The effects of CO2 on the content and composition of lipid fatty acids (FA) and on the photosynthetic characteristics of unicellular halophilic green alga Dunaliella salina (known to be susceptible to CO2 stress) were investigated. It was shown that even one-day-long increase in the CO2 concentration (from 2 to 10%) provoked an increase in the total amount of FA on the dry weight basis by 30%. After 7-day-long growth at 10% CO2, this value was 2.7-fold higher than that at 2% CO2. The difference in the FA content and composition indicated the activation of FA synthesis de novo and inhibition of their elongation and desaturation, as well as the increase in the relative content of saturated FA at 10% CO2. It was demonstrated that, after one-day-long CO2 stress, the MGDG/DGDG ratio increased fourfold without change in the sum of their FA, which indicates the increase in the proportion of lipids predisposed to micellar (hexagonal phase) but not lamellar structure formation. Under short-term CO2 stress, the ratio of ω3/ω6 FA increased and the content of E-16:1ω13 FA in phosphatidylglycerols increased sharply. The drop in protein content especially in the photosystem I (PSI) preparations, as well as diminishing the ratio of F 700-to-F 686 nm fluorescence (F 700/F 686) under short-term CO2 stress argued for the significant damage to PSI. The reversibility of these changes at more prolonged treatment (7 and 10 days) demonstrated that D. salina cells could restore the functional activity of PSI. The lower level of F 700/F 686, chlorophyll a (Chla)/Chlb, and ω3/ω6 FA ratio in line with the higher level of E-16:1ω13 in the cells growing for a long time at the high CO2 concentration is characteristic for the new structural and functional state of the photosynthetic apparatus providing for the effective photosynthesis of D. salina under these conditions.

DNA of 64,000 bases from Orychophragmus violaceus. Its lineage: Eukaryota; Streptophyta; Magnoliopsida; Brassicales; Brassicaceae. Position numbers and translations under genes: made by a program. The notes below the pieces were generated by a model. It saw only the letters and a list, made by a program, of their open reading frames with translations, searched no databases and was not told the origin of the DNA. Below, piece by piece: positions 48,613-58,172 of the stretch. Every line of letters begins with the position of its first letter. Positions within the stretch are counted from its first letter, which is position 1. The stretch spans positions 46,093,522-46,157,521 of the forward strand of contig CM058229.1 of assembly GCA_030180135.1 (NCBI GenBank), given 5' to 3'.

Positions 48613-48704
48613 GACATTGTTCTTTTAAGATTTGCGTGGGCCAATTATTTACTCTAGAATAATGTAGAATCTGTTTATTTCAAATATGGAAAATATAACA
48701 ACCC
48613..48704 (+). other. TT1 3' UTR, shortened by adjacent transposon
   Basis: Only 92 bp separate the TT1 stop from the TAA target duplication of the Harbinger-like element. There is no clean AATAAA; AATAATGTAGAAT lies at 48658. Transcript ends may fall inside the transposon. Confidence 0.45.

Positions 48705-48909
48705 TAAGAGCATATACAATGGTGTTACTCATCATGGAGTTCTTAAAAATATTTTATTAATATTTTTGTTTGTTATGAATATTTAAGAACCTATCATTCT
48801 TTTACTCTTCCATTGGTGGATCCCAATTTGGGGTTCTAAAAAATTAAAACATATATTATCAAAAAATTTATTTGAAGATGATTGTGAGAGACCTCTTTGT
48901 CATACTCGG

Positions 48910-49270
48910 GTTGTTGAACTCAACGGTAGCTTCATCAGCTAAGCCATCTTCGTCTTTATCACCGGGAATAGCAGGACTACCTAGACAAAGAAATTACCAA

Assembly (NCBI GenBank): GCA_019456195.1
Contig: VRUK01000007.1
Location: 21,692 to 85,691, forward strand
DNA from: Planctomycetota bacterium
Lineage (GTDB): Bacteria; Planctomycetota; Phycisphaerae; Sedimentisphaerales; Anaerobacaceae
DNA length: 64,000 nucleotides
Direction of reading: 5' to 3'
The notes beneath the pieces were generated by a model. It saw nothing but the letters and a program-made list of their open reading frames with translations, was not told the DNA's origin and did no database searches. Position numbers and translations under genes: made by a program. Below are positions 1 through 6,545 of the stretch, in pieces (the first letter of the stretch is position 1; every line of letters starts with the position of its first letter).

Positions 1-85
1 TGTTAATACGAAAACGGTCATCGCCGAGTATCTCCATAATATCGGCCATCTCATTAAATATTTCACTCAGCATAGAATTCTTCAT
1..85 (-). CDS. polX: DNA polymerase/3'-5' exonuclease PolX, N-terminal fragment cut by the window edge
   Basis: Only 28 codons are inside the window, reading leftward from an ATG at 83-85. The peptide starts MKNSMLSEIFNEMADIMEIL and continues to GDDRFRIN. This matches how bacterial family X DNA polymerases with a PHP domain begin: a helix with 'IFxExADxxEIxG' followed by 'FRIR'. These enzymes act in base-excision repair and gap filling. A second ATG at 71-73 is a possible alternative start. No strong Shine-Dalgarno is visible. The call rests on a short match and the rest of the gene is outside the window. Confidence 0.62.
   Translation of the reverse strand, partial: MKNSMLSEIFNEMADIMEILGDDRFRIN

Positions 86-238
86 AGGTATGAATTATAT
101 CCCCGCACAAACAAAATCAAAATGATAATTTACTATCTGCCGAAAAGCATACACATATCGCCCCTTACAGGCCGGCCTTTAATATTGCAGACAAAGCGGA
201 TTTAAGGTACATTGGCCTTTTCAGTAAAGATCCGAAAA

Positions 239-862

Russian Journal of Plant Physiology – Springer Journals
Published: Oct 18, 2004
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